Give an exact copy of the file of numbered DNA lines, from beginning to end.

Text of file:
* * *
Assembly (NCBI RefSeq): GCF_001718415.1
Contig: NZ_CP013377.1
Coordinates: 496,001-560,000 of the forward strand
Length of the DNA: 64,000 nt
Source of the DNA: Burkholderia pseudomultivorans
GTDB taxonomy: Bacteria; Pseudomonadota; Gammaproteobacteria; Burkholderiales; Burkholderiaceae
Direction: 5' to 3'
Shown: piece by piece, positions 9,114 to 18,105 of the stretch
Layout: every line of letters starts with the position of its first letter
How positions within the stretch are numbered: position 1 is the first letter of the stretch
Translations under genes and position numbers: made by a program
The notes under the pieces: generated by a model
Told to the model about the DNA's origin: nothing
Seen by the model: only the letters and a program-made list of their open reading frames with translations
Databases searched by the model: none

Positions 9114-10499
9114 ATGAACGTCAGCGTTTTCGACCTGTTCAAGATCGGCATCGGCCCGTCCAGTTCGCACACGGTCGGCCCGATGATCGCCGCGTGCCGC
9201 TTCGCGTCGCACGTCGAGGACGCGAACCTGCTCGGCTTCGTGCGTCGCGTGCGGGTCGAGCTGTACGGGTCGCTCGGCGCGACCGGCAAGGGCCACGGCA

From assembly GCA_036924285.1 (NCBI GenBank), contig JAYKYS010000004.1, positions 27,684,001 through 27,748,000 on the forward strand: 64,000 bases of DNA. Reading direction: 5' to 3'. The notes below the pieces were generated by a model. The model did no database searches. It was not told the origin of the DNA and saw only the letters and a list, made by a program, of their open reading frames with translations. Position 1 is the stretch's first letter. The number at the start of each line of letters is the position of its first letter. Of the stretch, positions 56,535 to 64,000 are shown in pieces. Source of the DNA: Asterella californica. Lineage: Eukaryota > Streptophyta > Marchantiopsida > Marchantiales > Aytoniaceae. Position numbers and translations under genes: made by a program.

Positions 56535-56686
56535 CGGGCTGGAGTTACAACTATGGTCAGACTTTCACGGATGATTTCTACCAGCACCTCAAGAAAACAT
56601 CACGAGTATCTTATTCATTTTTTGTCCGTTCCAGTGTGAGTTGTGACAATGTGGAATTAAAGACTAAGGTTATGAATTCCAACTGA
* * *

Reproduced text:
Assembly (NCBI RefSeq): GCF_001718415.1
Contig: NZ_CP013377.1
Coordinates: 496,001-560,000 of the forward strand
Length of the DNA: 64,000 nt
Source of the DNA: Burkholderia pseudomultivorans
GTDB taxonomy: Bacteria; Pseudomonadota; Gammaproteobacteria; Burkholderiales; Burkholderiaceae
Direction: 5' to 3'
Shown: piece by piece, positions 9,114 to 18,105 of the stretch
Layout: every line of letters starts with the position of its first letter
How positions within the stretch are numbered: position 1 is the first letter of the stretch
Translations under genes and position numbers: made by a program
The notes under the pieces: generated by a model
Told to the model about the DNA's origin: nothing
Seen by the model: only the letters and a program-made list of their open reading frames with translations
Databases searched by the model: none

Positions 9114-10499
9114 ATGAACGTCAGCGTTTTCGACCTGTTCAAGATCGGCATCGGCCCGTCCAGTTCGCACACGGTCGGCCCGATGATCGCCGCGTGCCGC
9201 TTCGCGTCGCACGTCGAGGACGCGAACCTGCTCGGCTTCGTGCGTCGCGTGCGGGTCGAGCTGTACGGGTCGCTCGGCGCGACCGGCAAGGGCCACGGCA

From assembly GCA_036924285.1 (NCBI GenBank), contig JAYKYS010000004.1, positions 27,684,001 through 27,748,000 on the forward strand: 64,000 bases of DNA. Reading direction: 5' to 3'. The notes below the pieces were generated by a model. The model did no database searches. It was not told the origin of the DNA and saw only the letters and a list, made by a program, of their open reading frames with translations. Position 1 is the stretch's first letter. The number at the start of each line of letters is the position of its first letter. Of the stretch, positions 56,535 to 64,000 are shown in pieces. Source of the DNA: Asterella californica. Lineage: Eukaryota > Streptophyta > Marchantiopsida > Marchantiales > Aytoniaceae. Position numbers and translations under genes: made by a program.

Positions 56535-56686
56535 CGGGCTGGAGTTACAACTATGGTCAGACTTTCACGGATGATTTCTACCAGCACCTCAAGAAAACAT
56601 CACGAGTATCTTATTCATTTTTTGTCCGTTCCAGTGTGAGTTGTGACAATGTGGAATTAAAGACTAAGGTTATGAATTCCAACTGA